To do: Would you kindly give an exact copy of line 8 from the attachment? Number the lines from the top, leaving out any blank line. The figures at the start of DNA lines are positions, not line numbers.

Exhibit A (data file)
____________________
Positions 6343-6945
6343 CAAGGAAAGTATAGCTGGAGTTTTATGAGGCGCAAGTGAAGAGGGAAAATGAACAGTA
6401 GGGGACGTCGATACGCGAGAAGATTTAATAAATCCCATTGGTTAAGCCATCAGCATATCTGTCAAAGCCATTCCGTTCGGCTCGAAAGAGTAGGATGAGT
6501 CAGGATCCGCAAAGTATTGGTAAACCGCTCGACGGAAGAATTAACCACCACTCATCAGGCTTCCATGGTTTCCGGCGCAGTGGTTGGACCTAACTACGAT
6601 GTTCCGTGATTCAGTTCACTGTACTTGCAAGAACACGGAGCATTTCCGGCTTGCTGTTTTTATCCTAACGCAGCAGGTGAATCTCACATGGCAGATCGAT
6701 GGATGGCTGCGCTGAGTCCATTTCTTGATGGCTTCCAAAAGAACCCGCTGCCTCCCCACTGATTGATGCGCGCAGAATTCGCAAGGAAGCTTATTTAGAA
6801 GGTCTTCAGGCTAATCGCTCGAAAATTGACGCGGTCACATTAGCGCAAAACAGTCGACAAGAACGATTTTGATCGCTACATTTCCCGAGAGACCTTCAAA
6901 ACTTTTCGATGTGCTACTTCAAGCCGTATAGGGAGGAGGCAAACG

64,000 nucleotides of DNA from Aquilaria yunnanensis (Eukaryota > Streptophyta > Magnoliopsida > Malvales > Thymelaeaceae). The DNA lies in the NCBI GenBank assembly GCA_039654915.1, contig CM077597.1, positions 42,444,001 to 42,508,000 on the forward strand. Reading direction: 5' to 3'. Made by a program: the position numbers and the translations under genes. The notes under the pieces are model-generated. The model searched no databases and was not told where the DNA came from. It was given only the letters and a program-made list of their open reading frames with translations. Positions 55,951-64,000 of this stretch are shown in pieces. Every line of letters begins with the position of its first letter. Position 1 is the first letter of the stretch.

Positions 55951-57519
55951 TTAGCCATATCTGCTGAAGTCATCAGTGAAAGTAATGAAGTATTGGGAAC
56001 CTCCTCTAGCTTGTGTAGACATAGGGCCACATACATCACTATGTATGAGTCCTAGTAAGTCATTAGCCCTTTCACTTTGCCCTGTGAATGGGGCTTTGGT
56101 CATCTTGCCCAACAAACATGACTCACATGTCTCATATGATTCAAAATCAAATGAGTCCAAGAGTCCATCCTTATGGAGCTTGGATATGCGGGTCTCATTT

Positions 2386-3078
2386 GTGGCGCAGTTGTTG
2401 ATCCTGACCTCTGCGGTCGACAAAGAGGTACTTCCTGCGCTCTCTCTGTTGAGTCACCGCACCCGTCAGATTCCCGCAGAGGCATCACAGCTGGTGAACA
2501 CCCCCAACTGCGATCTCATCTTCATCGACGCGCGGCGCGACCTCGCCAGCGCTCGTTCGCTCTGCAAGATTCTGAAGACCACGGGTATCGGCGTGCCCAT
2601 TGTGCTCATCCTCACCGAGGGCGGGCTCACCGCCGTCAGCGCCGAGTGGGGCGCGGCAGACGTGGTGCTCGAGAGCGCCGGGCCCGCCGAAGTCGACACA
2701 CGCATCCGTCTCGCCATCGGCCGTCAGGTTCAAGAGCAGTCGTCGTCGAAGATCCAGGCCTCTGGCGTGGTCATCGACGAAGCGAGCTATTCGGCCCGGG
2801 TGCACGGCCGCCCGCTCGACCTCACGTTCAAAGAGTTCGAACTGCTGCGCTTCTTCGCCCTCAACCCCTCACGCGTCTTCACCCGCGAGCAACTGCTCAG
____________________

6901 ACTTTTCGATGTGCTACTTCAAGCCGTATAGGGAGGAGGCAAACG